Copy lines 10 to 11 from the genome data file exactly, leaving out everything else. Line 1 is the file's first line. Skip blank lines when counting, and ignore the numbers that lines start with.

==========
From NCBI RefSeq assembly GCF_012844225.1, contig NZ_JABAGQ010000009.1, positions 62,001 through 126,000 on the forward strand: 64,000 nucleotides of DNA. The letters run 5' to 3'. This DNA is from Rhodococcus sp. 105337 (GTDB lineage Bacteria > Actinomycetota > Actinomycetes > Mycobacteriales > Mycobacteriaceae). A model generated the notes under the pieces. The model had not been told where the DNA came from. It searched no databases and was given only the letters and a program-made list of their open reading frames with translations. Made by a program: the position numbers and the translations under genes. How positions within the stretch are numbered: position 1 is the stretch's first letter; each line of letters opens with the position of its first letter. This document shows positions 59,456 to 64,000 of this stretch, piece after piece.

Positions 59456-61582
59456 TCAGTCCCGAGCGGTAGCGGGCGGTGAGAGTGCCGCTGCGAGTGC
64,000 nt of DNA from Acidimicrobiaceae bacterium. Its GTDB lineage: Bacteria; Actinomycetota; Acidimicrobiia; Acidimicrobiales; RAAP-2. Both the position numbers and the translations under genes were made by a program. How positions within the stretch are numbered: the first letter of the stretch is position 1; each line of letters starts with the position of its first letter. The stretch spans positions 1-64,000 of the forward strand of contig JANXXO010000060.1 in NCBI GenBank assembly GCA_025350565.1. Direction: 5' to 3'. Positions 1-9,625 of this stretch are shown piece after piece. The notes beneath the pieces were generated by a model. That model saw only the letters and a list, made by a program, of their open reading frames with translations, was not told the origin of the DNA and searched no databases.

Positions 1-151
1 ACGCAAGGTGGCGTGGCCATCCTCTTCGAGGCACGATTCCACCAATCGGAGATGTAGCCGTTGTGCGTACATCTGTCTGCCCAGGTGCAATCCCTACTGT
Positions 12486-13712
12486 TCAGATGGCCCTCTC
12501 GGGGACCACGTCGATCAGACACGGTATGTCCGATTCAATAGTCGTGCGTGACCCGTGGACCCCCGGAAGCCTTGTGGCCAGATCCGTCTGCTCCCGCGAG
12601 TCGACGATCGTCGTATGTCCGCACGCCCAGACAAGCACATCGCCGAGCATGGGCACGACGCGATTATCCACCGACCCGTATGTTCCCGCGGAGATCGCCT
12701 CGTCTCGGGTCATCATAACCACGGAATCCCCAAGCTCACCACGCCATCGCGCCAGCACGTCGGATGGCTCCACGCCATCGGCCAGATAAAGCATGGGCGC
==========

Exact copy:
12601 TCGACGATCGTCGTATGTCCGCACGCCCAGACAAGCACATCGCCGAGCATGGGCACGACGCGATTATCCACCGACCCGTATGTTCCCGCGGAGATCGCCT
12701 CGTCTCGGGTCATCATAACCACGGAATCCCCAAGCTCACCACGCCATCGCGCCAGCACGTCGGATGGCTCCACGCCATCGGCCAGATAAAGCATGGGCGC